I admit to becoming a little jaded by the steady supply of relatively lightweight ‘professional’ books in counselling and psychology. Here’s a remedy. The Oxford Handbook of Stress, Health, and Coping is a heavyweight. This volume is exceptional in both its breadth and its depth.
The Oxford Handbook of Stress, Health, and Coping
Edited by S. Folkman, 2011. ISBN 9780195375343. Oxford University Press. 496 pages.
If you’re a counsellor, psychotherapist or psychologist focusing on the day-to-day practice of delivering services designed in part to help people with stress and coping, would it surprise you to know that as of 2007, there were nearly a quarter of a million studies of stress and coping?1 If it does surprise you, you’re not alone: it’s entirely possible to complete training in counselling or psychotherapy, undergraduate training in psychology, even graduate or postgraduate studies in psychology, without becoming aware of much more than a tiny slice of this enormous field.
How can a practitioner possibly gain entrée into such a vast body of research? Oxford University Press will be glad you asked. The Oxford Handbook of Stress, Health, and Coping is one of the most authoritative and complete places you could start. Whether it’s past research, current research, or well argued and non-obvious suggestions for future research, this book has it. Of course it doesn’t cover everything — in a single volume, I wouldn’t expect it to — but it covers a great deal exceptionally well. The publishers also have plans to release all of the Oxford Library of Psychology, of which this Handbook is a part, online, enabling both regular updates and new ways of interacting with the text that are not possible with the printed page.
Having said all that, I’d be the first to acknowledge that this book is not for everyone. I appreciate that many practitioners value explicit interpretation of research results into specific and actionable recommendations for improving practice, and — with a couple of notable exceptions — there is little of that kind of interpretation on offer here. The volume requires some work to move from tentative conclusions reached under research conditions to daily practice at the sharp end of service delivery, and not everyone has either the time or the inclination for that. In fact, time itself will be an issue for many: although it weighs in at under 500 pages, this is a weighty batch of fewer than 500 pages, densely set and devoid of filler. I am not exaggerating in the least when I say that it is the equivalent of perhaps 1500 or 2000 pages of some of the lighter ‘professional’ books which would nominally be included in this field. You might expect to spend some weeks of reading only in spare time just getting through the book. But if you have the time, and if you welcome being largely left on your own to make practical sense out of research results, you are missing out if this book is not on your shelf.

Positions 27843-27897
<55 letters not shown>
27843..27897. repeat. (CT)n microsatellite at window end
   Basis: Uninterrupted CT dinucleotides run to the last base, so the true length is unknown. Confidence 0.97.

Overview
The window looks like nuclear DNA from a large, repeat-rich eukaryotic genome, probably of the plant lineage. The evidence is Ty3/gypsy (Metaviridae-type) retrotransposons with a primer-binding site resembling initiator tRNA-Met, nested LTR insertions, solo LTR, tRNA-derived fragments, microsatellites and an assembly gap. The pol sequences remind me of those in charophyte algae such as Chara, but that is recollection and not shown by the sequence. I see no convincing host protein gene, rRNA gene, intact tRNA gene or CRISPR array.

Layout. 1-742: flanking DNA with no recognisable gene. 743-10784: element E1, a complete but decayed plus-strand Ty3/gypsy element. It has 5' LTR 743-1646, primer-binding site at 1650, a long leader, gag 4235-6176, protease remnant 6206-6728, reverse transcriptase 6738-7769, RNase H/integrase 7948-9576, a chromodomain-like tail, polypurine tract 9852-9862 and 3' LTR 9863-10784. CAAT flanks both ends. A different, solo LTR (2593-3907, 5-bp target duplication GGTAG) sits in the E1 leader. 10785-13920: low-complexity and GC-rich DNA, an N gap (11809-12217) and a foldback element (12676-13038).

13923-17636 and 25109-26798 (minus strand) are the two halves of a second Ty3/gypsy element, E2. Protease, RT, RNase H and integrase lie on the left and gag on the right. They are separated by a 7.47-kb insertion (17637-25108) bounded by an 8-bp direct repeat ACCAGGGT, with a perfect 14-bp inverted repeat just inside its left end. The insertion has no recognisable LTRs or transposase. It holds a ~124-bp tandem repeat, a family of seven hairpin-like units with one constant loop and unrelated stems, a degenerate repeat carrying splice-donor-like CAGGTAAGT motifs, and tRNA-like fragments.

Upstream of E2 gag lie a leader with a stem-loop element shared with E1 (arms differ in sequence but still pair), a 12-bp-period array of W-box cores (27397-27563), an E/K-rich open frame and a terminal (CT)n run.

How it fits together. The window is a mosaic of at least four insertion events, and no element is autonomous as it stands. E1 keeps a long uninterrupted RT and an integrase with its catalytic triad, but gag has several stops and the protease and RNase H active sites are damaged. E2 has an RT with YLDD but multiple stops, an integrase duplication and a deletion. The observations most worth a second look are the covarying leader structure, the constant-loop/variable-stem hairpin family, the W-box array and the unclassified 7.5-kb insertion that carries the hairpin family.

Like others in the Library, this book begins and ends with chapters by its editor, Susan Folkman. Together with Richard Lazarus, Folkman was responsible for the research on stress and coping at the University of California, Berkeley which led to their Stress, Appraisal, and Coping in 1984. Nearly three decades on, the Handbook is in effect a follow-up to that landmark volume. Folkman’s first chapter provides a very brief overview of the field itself as well as a map of the remainder of the book. Her final chapter summarizes the intervening articles in light of the theory and framework first set out in the 1984 volume. She is dispassionate in identifying gaps in the earlier model, although I was a little disappointed that Folkman did not make more of the opportunity to synthesize, pull together, and re-paint the big picture of stress and coping research, especially in view of the sea change that occurred in the 1990s with what she characterized in her first chapter as a dramatic increase of interest in resilience and coping (as distinct from the originally dominant theme of stress and its effects on mental and physical health). It’s also in Folkman’s closing comments that readers are reminded of many of the things that are largely or entirely missing from the book; for example, she alludes to the importance of multidisciplinary approaches to stress and coping research and mentions psychoneuroendocrinology as a relevant speciality for inclusion. To me, this is a rather striking understatement, given the rich body of research into stress, mood, and the HPA axis, to name just one example. (Elsevier’s Handbook of Stress and the Brain could make a great complement to this volume, incidentally, filling in some of the multidisciplinary blanks.)